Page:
Wellness-Focused Interior Design

In recent years, there has been a significant increase in awareness of how our well-being is inherently linked to many aspects of the world around us – what we eat, how much we exercise, how we factor relaxation into our daily routines, and how much sleep we get. And Marie Kondo’s The Life Changing Magic of Tidying Up has climbed bestseller lists all over the world as people have embraced the awareness that clutter has a negative effect on our state of mind.

However, it is now time to turn our attention to the effect that the design of our indoor spaces is having on our well-being. With humans increasingly spending up to 90% of their lives indoors, there is a growing body of scientific evidence showing that how we design our spaces has a direct impact on us psychologically and physically, and therefore on our overall health, happiness and well-being.

At Nicola Holden Designs, we take a holistic approach to our designs, consciously using specific design elements known to encourage creativity, peace and happiness. Drawing on a combination of colour psychology, biophilic design and the aesthetics of joy we create homes that are conceived and moulded in a way that promotes good health; a dynamic play on colour, pattern, texture and shape that is designed for the senses.

Colour Psychology

There is nowhere that colour doesn’t exist. We are constantly influenced by it, from the moment we open our eyes in the morning to when we go to bed at night. Although we see colour with our eyes, each different wavelength of coloured light stimulates a distinct part of our physical being, evoking a specific physiological response, which in turn produces a psychological reaction.

We don’t just respond to specific, individual colours, but to all the colours present in our field of vision. That is why it is important to achieve balance of colour within a scheme – cool and warm, contraction and expansion, sedation and stimulus, yin and yang. A home without balance can appear wonderful but, for some reason that you can’t put your finger on, it just doesn’t ‘feel’ right, and so does not support happiness and harmony.

But there is more to colour than merely hue (the attribute of colour which enables us to classify it as red, blue, etc). Our colour personalities echo the patterns and natural order of the seasons, and so it is important to choose colours that match your own tonal family. Surrounding yourself with colours at odds with your own natural pattern is, in the long run, stressful.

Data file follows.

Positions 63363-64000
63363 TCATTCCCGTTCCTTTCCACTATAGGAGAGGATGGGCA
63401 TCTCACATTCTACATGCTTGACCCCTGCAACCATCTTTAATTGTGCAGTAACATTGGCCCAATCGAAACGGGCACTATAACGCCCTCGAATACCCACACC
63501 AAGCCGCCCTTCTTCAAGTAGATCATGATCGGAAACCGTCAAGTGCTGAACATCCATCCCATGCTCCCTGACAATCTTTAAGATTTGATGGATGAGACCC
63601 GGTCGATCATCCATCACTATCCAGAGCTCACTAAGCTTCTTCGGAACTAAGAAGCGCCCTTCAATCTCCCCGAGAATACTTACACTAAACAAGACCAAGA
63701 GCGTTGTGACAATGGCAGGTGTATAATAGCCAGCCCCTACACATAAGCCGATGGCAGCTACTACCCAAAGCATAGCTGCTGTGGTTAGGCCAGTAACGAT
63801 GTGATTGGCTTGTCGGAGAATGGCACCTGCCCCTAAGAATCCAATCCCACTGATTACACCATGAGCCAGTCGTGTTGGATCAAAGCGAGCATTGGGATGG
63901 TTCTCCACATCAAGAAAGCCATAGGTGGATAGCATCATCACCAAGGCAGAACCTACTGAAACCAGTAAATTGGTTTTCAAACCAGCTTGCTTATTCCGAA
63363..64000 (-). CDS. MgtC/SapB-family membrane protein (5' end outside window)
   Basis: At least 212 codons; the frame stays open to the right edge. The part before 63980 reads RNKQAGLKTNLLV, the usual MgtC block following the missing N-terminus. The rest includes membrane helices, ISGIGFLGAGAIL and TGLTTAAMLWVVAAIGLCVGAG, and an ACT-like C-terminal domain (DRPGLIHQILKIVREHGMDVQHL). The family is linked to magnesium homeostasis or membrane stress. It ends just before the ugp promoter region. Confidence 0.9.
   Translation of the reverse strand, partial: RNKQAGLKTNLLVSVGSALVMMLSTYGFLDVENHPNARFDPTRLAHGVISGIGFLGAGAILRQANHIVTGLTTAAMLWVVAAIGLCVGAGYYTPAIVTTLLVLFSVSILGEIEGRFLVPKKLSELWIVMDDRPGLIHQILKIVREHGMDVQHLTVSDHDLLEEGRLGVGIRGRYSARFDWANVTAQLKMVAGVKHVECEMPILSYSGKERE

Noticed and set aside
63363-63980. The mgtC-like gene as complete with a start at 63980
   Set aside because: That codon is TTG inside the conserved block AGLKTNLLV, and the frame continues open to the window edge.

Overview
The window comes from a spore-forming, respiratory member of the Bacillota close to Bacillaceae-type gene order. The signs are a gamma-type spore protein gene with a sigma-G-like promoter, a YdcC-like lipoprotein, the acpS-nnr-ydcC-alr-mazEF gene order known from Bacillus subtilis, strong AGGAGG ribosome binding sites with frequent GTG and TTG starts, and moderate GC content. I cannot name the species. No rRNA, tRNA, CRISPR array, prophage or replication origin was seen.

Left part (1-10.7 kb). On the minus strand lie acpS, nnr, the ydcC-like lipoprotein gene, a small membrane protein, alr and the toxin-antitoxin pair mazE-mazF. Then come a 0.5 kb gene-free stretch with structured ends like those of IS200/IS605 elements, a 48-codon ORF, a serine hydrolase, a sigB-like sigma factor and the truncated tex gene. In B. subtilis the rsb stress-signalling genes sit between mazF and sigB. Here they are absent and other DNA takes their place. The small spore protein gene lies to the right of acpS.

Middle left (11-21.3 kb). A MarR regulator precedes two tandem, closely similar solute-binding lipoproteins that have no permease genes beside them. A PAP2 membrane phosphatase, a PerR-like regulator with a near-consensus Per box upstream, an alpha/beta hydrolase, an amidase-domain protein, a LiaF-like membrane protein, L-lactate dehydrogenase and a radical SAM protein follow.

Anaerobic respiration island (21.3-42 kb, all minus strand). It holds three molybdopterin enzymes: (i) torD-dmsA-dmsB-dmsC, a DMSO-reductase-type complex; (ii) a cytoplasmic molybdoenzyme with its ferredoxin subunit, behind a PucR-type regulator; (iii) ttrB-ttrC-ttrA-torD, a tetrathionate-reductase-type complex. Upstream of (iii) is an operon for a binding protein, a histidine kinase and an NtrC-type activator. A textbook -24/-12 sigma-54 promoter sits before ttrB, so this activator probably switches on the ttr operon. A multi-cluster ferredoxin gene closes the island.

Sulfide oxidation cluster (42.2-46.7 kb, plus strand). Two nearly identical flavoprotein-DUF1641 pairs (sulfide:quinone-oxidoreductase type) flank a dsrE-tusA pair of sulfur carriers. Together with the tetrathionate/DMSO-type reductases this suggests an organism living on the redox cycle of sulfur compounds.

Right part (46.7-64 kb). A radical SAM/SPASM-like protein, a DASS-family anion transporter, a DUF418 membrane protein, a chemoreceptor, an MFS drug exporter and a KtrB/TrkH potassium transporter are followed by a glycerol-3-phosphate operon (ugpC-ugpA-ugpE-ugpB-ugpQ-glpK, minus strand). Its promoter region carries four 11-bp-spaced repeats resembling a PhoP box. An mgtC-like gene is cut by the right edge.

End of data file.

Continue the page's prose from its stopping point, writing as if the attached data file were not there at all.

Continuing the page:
Understanding our clients’ individual colour preferences enables us to create homes with balance and harmony.


Biophilic Design

Biophilia refers to our innate biological connection with nature. It helps explain why crackling fires and crashing waves captivate us; why a garden view can enhance our creativity; why shadows instil fascination and fear; and why animal companionship has restorative, healing effects.

Today’s urban landscape and our growing dependency on technology is increasingly disconnecting people from nature. Biophilic design has been scientifically proven to reduce stress, enhance creativity and clarity of thought, improve our well-being and speed up healing. It is essential for providing people with healthy places in which to live and work.

As part of biophilic design, we look at bringing nature into our spaces with plants, water, breezes, sounds and scents, or through objects, materials, colours, shapes and patterns found in nature. We also look at the spatial configurations of spaces, creating prospect views balanced with intimate refuges, and a sense of mystery that entices people into our spaces.

This allows us to create spaces that are inspirational, restorative and healthy, nurturing a love of place.


Aesthetics of Joy

The dictionary definition of joy is “a feeling of great pleasure and happiness”. Research shows that we are able to access this intangible, mysterious and ephemeral feeling through tangible, physical attributes.

These material aesthetics are the properties that define the way an object or space looks and feels, and that elicit the deep, emotional responses that give rise to the feeling of joy. Through speaking directly to our unconscious minds, we see that elements of colour, texture, shape and movement can infuse ordinary objects and places with extraordinary joy.

Without joy, we may be surviving, but we are not thriving. If we rarely laugh, if we never have glimpses of surprise, or experience the feeling of freedom; if our surroundings lack energy, abundance and harmony, then no matter how beautiful our homes might be, they will not make us feel truly alive. The drive toward joy is synonymous with the drive toward life.

We use these aesthetics of joy to design more happiness into your world.

“Wellness is not a ‘medical fix’ but a way of living – a lifestyle sensitive and responsive to all the dimensions of body, mind and spirit; an approach to life we each design to achieve our highest potential for well-being.” Greg Anderson